Tuesday, January 22, 2013

Organs and elections in Israel

Assaf Romm wrote to me yesterday about a plan to solicit registrations for Israel's deceased organ donor list at today's national elections. If it works, it might make sense to rethink whether recruitment of deceased donors in the US should be mostly at the Department of Motor Vehicles...

"Adi (the Israeli organ donor card foundation) has decided to use election day (tomorrow) as an opportunity to register people as organ donors. 

"Here is the ynet article (in Hebrew): 

לראשונה: עמדות החתמה לכרטיס אדי בקלפיות

Assaf summarizes:
"This is a joint project invented by someone at the National Transplantation Center and approved by the Ministry of Health.
About 750 Adi representatives will stand near the voting booths and will help citizens to sign the organ donor card at the same time they come to vote. This is the first time it has been done in Israel (and I couldn't find examples in other countries by searching in Google). Due to the recent advertising campaign for the (relatively) new priority law and increased attention in the public, Adi foundation expects about 720-750 thousand new organ donors during election day (and if they'll do half of that, it will still be an outstanding achievement in my opinion)."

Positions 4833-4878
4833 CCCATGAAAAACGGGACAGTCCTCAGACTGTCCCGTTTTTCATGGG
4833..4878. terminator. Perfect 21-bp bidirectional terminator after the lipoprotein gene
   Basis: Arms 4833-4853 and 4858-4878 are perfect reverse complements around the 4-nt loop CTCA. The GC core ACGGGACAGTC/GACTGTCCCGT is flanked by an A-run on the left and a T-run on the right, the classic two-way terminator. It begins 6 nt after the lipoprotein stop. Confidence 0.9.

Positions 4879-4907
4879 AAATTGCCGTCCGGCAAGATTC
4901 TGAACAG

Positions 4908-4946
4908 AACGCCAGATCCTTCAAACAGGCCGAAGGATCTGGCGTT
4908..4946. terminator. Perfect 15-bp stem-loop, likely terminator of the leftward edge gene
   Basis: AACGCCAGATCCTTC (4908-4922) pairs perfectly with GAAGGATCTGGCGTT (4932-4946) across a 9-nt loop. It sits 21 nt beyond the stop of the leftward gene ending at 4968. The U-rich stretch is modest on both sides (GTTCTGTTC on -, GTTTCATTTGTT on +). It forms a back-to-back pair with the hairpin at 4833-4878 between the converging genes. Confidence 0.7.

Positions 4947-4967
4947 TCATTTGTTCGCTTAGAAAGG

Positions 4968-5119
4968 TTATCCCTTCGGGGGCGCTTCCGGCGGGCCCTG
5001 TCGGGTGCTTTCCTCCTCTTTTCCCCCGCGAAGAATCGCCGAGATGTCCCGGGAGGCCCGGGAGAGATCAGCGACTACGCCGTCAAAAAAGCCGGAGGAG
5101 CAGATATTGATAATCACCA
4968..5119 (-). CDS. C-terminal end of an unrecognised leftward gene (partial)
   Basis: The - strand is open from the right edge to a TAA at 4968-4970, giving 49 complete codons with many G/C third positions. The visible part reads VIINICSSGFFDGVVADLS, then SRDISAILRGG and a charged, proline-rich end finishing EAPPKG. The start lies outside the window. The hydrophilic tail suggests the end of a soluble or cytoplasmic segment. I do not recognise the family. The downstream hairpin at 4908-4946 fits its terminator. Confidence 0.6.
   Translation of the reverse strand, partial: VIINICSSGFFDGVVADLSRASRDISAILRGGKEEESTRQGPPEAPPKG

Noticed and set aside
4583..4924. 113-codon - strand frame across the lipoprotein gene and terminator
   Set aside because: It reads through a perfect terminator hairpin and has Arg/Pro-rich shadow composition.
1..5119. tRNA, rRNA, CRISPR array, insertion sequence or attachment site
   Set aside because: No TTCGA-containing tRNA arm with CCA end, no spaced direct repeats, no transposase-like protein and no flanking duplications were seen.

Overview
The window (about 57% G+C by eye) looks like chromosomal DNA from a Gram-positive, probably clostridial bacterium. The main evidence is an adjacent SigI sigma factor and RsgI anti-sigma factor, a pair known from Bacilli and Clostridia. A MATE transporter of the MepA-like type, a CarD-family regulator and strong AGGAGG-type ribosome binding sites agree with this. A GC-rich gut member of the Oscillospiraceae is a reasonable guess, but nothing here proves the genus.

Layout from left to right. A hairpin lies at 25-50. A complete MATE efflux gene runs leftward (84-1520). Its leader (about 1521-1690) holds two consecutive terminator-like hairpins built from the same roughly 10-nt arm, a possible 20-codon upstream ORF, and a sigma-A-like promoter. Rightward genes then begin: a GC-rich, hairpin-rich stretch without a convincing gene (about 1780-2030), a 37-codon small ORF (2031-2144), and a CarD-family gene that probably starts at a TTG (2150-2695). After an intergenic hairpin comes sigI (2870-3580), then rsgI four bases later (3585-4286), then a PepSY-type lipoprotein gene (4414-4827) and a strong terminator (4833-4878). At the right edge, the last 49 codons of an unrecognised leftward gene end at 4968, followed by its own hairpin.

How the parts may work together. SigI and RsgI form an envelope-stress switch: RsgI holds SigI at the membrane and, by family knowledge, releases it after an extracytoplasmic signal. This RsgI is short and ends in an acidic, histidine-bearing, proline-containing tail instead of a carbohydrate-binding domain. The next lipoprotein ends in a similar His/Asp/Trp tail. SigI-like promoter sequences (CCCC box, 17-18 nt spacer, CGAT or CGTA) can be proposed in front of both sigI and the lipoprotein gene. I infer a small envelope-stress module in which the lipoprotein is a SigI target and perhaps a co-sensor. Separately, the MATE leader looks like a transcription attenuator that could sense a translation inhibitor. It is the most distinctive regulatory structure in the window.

Post-election update:
Assaf writes:

"First, either I made a mistake reading, or they made a mistake when they wrote the article which they fixed later on. The numbers were supposed to be from 720,000 to 750,000 but not as an estimate but as a difference (which makes much more sense), that is, they expected about 30,000 new organ donor card holders.
"Second, The actual output was 15,000 new organ donor card holders, so about half as much as they expected. That also means about 20 donors per representative, which is about one donor every half an hour. Frankly, I think this is embarrassing and I wouldn't expect any less than that by putting an Adi booth at any crowded shopping mall... They are still very happy of course." 

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